If the authors are serious, this is a silly, distasteful book. If they are not, it’s a brilliant satire.

Pub Date: Sept. 1, 1998

ISBN: 0-670-88146-5

Page Count: 430

Publisher: Viking

Review Posted Online: May 20, 2010

Kirkus Reviews Issue: July 15, 1998

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The author's youthfulness helps to assure the inevitable comparison with the Anne Frank diary although over and above the...

NIGHT

Elie Wiesel spent his early years in a small Transylvanian town as one of four children. 

He was the only one of the family to survive what Francois Maurois, in his introduction, calls the "human holocaust" of the persecution of the Jews, which began with the restrictions, the singularization of the yellow star, the enclosure within the ghetto, and went on to the mass deportations to the ovens of Auschwitz and Buchenwald. There are unforgettable and horrifying scenes here in this spare and sombre memoir of this experience of the hanging of a child, of his first farewell with his father who leaves him an inheritance of a knife and a spoon, and of his last goodbye at Buchenwald his father's corpse is already cold let alone the long months of survival under unconscionable conditions.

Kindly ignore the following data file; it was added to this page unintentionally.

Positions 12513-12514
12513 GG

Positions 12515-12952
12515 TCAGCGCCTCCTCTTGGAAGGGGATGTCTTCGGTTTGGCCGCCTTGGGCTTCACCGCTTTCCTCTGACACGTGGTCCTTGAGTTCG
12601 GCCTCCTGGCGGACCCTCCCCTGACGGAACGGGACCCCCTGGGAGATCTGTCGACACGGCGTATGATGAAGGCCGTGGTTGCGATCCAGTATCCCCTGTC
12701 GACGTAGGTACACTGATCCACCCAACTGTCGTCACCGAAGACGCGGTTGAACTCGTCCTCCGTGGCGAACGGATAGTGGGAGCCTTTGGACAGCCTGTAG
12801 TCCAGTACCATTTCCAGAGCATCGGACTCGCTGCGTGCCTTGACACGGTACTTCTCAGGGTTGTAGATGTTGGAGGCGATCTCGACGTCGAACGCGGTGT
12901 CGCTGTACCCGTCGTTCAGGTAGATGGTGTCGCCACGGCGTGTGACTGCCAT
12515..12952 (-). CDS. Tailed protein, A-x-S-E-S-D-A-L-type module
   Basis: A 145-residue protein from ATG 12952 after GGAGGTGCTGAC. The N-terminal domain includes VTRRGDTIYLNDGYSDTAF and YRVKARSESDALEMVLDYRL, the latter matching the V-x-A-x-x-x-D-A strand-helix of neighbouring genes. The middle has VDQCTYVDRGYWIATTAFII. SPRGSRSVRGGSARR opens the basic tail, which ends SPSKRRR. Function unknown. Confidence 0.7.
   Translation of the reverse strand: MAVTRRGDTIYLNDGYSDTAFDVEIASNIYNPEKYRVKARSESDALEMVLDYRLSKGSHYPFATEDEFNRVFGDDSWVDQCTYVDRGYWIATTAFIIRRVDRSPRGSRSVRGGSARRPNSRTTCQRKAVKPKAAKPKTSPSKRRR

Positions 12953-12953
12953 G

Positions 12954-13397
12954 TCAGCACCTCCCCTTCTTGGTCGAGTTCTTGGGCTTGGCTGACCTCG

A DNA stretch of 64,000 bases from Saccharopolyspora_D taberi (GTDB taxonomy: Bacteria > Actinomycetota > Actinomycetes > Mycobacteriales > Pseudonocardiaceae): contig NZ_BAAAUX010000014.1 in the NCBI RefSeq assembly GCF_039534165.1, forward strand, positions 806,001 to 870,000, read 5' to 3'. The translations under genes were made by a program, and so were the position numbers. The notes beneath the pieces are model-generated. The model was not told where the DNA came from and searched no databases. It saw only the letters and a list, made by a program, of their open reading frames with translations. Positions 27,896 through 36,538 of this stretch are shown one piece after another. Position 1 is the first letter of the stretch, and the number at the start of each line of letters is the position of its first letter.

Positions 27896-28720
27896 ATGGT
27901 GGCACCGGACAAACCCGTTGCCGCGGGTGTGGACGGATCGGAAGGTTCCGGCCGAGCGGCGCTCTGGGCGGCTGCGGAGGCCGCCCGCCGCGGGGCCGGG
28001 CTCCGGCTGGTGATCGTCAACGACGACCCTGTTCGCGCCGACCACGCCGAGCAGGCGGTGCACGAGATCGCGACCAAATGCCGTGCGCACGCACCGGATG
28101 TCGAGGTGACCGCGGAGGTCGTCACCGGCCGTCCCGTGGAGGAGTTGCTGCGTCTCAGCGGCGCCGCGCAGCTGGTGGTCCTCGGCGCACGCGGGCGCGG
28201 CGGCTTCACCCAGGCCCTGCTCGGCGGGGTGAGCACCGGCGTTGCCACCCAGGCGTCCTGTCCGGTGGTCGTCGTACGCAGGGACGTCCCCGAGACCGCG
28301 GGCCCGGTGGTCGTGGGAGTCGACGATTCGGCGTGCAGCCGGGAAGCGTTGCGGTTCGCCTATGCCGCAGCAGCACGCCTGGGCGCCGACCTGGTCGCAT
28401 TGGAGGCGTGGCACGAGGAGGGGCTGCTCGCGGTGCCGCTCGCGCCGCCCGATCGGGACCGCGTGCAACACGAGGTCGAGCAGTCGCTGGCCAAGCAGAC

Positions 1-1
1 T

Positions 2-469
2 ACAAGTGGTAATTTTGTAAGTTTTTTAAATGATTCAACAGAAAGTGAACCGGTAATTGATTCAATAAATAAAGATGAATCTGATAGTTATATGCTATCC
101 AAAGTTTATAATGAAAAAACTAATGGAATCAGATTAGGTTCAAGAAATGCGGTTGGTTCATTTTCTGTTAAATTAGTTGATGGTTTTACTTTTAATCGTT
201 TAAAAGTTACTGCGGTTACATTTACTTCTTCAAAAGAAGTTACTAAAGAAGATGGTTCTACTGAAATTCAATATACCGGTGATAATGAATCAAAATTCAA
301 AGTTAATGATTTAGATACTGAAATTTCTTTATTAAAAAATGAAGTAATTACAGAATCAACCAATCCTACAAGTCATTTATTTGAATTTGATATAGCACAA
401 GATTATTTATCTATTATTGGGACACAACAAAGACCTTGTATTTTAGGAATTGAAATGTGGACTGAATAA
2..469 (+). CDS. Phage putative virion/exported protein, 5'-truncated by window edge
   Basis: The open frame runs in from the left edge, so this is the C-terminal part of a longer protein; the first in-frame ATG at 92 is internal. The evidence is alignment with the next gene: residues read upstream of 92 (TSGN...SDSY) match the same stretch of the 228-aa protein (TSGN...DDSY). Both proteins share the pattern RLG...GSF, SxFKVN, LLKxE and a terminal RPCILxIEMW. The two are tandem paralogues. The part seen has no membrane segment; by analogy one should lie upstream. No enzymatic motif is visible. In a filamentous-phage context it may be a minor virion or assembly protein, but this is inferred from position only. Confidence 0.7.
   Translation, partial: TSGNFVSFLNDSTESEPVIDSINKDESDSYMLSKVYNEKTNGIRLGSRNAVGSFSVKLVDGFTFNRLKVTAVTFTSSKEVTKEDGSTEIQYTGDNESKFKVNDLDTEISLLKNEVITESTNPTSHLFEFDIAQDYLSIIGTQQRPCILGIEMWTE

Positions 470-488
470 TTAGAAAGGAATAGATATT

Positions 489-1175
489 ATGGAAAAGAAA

The author's youthfulness helps to assure the inevitable comparison with the Anne Frank diary although over and above the sphere of suffering shared, and in this case extended to the death march itself, there is no spiritual or emotional legacy here to offset any reader reluctance.

Pub Date: Jan. 16, 2006

ISBN: 0374500010

Page Count: 120

Publisher: Hill & Wang

Review Posted Online: Oct. 7, 2011

Kirkus Reviews Issue: Jan. 15, 2006